Because there is little justification besides learning to spend the time upgrading SharpRomans to .NET core.
But learning is fun and quite enough for me.
If you ever had the need of working with roman numerals and enjoy the type system, you can go to NuGet and get it:
The package now targets .NET Standard 1.1 (before it was a portable library) so people in challenged runtimes (Silverlight people in all their decadent flavors) won’t be able to get it (I don’t think they complaint anymore ).
That means that the
IConvertible features are out of the door to reach as many platforms as possible. And, besides, I do not think it ever made much sense anyway.
Behind the scenes
For such a small change (and a breaking one no less) there was a ton of soul breaking work to be done, mainly having to do with unsupported tooling.
Whereas in other OSS of mine (NMoneys and Testing,.Commons) I approached a dual project approach to maintain the features for the users targeting the older frameworks without having to raise the minimum framework version for little reason, for SharpRomans (harsh as it sounds) I felt no remorse to leave very few users behind. So, instead, I maintain a single project targeting the netstandard world.
That means leaving behind developers (if any) that have not jumped the wagon of Visual Studio 2017 or the .NET Core SDK world. But again, zero remorse for the even smaller user base.
Going native has a nicer side-effect: all scripting done in the build script is performed via
dotnet commands and, let me tell you, that cut the size of the build script from 98 lines to 57. That is huge gains for such a simple script (considering that the newer one is more full featured than the older).
Since I went all “netcore native” and NUnit still does not support the
dotnet test command (it seems it does now ) made me look away from NUnit towards the only supported testing framework that was supported (I refuse to use MSTest, call me a bigot): xUnit.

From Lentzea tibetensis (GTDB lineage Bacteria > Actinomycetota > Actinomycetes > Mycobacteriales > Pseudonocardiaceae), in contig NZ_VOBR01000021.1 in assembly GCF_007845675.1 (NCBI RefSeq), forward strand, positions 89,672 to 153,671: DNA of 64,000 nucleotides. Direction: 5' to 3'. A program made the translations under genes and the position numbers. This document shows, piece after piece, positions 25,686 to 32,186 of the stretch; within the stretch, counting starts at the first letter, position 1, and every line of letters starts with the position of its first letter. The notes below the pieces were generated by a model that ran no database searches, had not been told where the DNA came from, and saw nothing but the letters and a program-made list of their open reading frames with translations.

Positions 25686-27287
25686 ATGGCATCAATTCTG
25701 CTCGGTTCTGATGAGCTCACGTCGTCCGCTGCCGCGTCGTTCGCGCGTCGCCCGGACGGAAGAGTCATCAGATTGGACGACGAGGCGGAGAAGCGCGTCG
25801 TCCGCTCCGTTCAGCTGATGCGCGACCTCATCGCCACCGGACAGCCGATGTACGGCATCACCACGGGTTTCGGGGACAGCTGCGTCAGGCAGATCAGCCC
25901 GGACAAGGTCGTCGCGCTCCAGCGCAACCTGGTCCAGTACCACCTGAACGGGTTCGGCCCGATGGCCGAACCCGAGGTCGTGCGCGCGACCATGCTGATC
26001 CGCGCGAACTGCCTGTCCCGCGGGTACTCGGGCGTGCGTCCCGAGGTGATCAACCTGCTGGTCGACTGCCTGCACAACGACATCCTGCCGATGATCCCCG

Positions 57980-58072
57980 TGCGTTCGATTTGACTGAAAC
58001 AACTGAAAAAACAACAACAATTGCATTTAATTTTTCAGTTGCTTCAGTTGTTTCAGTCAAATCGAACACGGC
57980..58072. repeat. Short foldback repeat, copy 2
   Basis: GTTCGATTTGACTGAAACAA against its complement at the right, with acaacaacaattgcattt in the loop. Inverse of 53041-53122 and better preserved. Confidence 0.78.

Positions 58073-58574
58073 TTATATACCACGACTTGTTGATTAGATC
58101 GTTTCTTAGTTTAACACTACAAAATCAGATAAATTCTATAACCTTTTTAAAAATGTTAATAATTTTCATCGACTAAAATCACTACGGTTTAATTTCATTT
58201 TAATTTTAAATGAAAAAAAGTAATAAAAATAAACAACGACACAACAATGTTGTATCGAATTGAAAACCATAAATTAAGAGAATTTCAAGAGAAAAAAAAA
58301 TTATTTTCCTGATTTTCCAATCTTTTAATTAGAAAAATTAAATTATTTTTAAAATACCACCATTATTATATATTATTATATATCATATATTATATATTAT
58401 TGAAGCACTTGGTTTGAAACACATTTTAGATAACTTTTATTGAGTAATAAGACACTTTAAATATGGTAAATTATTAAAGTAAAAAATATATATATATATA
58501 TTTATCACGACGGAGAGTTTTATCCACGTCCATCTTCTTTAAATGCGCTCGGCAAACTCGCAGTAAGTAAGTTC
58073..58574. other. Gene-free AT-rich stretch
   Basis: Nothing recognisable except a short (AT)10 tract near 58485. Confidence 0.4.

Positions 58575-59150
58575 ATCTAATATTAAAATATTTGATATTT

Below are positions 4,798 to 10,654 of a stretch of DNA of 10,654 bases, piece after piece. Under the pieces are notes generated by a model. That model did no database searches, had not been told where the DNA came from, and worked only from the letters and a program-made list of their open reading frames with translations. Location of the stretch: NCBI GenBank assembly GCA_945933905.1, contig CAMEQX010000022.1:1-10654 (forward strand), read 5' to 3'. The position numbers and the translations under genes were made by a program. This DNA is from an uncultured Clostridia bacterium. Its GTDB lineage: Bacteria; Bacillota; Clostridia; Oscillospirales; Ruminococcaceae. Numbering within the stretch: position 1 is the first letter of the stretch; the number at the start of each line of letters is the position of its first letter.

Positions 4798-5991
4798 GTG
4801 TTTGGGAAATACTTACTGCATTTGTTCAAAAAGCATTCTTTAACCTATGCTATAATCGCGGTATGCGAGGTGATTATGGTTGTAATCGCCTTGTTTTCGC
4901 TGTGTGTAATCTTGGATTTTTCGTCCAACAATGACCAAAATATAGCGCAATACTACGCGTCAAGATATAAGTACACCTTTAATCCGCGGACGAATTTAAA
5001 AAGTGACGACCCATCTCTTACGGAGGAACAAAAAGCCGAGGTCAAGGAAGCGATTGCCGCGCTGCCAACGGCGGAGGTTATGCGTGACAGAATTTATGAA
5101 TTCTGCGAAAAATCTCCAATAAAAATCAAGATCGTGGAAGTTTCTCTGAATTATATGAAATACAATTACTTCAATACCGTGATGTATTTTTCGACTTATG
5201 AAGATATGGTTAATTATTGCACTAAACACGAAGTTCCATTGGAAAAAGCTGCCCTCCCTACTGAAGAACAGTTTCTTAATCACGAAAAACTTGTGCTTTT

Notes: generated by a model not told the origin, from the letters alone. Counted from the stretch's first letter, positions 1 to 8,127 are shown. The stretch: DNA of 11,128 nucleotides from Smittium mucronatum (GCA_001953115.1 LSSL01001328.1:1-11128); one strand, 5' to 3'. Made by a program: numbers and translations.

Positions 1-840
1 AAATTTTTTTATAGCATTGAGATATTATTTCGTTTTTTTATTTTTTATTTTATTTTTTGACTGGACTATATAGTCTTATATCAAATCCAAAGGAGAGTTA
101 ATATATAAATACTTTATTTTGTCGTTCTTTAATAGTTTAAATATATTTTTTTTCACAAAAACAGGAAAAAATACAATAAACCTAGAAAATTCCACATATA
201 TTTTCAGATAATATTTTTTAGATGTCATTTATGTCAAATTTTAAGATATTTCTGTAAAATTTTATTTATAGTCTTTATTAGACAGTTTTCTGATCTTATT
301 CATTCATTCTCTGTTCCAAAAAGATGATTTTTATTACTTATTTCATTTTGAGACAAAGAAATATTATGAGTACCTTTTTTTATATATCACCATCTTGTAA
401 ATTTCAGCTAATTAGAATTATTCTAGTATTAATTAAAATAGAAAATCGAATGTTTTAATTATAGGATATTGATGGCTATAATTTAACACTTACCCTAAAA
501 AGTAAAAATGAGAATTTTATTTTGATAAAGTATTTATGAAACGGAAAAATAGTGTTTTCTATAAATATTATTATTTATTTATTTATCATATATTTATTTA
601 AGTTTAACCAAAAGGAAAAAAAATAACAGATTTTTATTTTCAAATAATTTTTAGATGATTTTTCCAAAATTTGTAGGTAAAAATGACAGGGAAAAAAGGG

A lot of people like the simplicity of the framework. For me, removing a handful of attributes while having an awful, terribly dated default assertion library was not a step forward at all.
I know that one can run whichever assertion library one feels like (Shouldly, Fluent Assertions,…). Hell, I could have even used NUnit’s sweet constraint model for the assertions only. But I did not feel like bringing another dependency.
What I liked the most, however, was not its simplicity, but the somewhat complex collection fixtures feature that allowed me to run across-fixtures initialization code before any test was run.
That and the extensible trait model that helped not only to categorize tests, but enable some interesting reflection scenarios for documentation generation.
It turns out that migrating all the scenarios from one framework to the other was not at all an easy task. It required a crapload of boring text search&replace. It now dawns on me that I might have made it more interesting by using Roslyn, but I do not think it would have saved me any time (but maybe the pain might have been spared).
I am cool enough with the framework and thrilled about the out-of-the box markdown support and how easy is to extend. I took advantage of that fact when I created a processor that instead of writing one big markdown file with all the stories, it is able to write one file per story, so that I can easily change the specification that lives in the project’s Wiki.
Two things I would change (or even better, contribute to the project):
- fix the documentation site. A pity that a well documented project seems like it is not anymore because of broken links and missing images
- implement better way to inject step arguments in the description of the step. Right now one has to rewrite the step narrative (injecting the parameter placeholders). This way works fine, except that one has to repeat oneself: name the method and rewrite the narrative. A better approach was taken by StoryQ by performing a parameter substitution of tokens in the method name.
Another way of scripting
And to be perfectly honest, I did not even use the feature I thought I was going to like more: detection of the correct version of MSBuild (because I am using
dotnet instead and expect it to be in the path). So, besides some nifty composition of tasks, I do not think I am getting anything from it, that I would not get from PSake for the complexity of my scripts anyway.
Was it worth it?
Surely it was. And very educative for .NET Core concepts such as multi-targeting and learning about xUnit.
But to be honest, I would not like to go through the hell of migrating all BDD scenarios again.